“It is important that diversity is maintained, especially in terms of the female counterpart. I think we bring something very different to the table. I think we bring a thought process of using two sides of the brain in order to make decisions, which will complement the one-side use of the male.”
The biological factors are not the only benefit of bringing women to forefront, said sergeant major. Women have a lot to say and offer an organization, and not just in the military world, but the civilian world as well.
“Seeing [women] grow and climb up the ladder is important because, in terms of the civilian world, you find more and more females in those high-ranking positions, so it’s important that the military world compliment that, and I see it coming.”
When it comes to ethnic diversity though, Woodard says the Army is already leaps and bounds past the civilian workforce.
“I think that in terms of diversity, we are eons beyond our civilian counterparts. Everything in the military in terms of diversity is not perfect, but you can go to our local units, you can go to our dining facilities, and you will see people from different ethnic backgrounds, different cultures, different genders, different faiths, all sitting together, eating and laughing as one.”
Over the years, the Army has developed an ability to see people and character, in addition to seeing people’s color, and that is a good thing, said Woodard.
“I don’t think God intended for us to ignore the beauty of what we see every day and in human beings, but [the Army] has learned to see the color, explore the color and the culture that comes with it, and embrace it.”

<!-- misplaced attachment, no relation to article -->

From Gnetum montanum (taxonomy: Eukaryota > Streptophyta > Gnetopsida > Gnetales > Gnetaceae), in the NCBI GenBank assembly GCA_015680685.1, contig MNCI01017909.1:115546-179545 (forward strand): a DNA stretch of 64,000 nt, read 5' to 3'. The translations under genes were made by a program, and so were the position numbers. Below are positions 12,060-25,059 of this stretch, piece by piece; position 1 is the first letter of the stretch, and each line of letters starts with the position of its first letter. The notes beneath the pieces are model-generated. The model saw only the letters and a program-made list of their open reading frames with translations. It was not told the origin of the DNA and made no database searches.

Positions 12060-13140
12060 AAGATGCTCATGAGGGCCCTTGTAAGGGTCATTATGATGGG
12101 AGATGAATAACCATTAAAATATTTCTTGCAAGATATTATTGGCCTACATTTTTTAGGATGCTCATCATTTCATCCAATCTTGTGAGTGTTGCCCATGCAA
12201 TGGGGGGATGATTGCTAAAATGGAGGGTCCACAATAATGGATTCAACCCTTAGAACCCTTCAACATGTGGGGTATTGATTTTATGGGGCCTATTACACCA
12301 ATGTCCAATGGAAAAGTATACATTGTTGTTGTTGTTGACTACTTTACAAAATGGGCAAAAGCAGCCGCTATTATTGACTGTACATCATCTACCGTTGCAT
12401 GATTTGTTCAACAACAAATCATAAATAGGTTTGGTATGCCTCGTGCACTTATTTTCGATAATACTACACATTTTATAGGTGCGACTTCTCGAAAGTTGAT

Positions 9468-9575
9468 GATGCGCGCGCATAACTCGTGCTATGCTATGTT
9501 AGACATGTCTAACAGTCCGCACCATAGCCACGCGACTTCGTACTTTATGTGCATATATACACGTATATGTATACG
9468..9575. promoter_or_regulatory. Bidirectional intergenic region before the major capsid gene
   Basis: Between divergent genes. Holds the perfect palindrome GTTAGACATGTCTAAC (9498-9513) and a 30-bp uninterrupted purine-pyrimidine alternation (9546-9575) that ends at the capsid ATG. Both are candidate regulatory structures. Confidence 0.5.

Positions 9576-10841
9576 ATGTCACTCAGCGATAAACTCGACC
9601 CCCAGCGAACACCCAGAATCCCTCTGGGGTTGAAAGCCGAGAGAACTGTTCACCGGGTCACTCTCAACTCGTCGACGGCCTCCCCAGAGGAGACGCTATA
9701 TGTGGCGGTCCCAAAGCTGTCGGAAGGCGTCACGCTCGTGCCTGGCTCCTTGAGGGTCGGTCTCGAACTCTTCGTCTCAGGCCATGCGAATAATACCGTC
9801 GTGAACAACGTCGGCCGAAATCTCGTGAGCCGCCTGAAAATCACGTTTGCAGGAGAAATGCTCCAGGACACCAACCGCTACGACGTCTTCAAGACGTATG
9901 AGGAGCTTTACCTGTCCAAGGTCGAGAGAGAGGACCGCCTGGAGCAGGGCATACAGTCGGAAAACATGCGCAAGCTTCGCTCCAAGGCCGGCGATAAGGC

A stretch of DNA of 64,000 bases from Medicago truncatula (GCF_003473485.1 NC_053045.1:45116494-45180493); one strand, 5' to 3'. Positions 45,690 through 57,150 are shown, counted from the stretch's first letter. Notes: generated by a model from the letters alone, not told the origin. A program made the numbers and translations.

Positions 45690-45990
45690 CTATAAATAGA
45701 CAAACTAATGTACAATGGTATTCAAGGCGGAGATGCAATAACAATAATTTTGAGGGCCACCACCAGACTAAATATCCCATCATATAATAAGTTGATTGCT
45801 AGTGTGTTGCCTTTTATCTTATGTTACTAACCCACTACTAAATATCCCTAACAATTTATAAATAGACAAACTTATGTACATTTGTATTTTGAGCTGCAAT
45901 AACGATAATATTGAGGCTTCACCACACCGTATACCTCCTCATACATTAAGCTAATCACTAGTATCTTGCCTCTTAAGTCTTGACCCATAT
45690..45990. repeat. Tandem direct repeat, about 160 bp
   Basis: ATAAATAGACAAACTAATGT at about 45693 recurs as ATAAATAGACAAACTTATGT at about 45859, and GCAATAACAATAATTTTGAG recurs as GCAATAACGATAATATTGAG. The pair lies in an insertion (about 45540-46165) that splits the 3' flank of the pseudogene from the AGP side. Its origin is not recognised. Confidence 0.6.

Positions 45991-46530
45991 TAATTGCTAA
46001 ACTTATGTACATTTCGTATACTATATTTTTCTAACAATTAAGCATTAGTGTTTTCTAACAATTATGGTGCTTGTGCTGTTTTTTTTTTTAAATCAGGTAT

Woodard says the proof of racial and ethnic diversity is easy to see in relationships: work, marriages, and friendships.
“If only the world around us would take a look at us, there would be so many things that we could fix in just learning how to see it, explore it and embrace it. [When I retire,] I am going to definitely miss that. It will be the thing that I miss the most.”
That’s right, with all that she has done and the change she has witnessed, Woodard has decided to move on to the next season of her career: retirement.
The 98th Training Division Operations Section has consistently joked with Woodard, encouraging her to change her retirement plans, claiming her paperwork has been lost or the Army has modified some rules that would delay her plans, but the honor of these jokes has not changed the sergeant major’s plans to move on.
“It is all very much a compliment, but I think there is a season for everything. And when your season is over, it is always appropriate to move out of the way so it can be someone else’s season.”
When Woodard retires in 2021, she has big plans. As a self-proclaimed lover of the arts, this soon-to-be retired Soldier wants to eventually create a community center. Over the years, and through her dual careers, Woodard has dabbled in a number of roles in the community. From serving as an on-air personality for a hip hop radio station to producing plays for her church, Woodard has learned the art of production and how to connect with people. From being a nursing instructor at Emory University to coordinating over a 100 weddings, the sergeant major has found joy in helping people transition from one point in their lives to another. And she thinks, after retiring from her nurse practitioner job, she would like to create a place where she can do all of that full time.
“I would like to open up a facility that can be utilized for events.” A place that offers a comfortable and affordable option to people, where they can make it their own, said Woodard.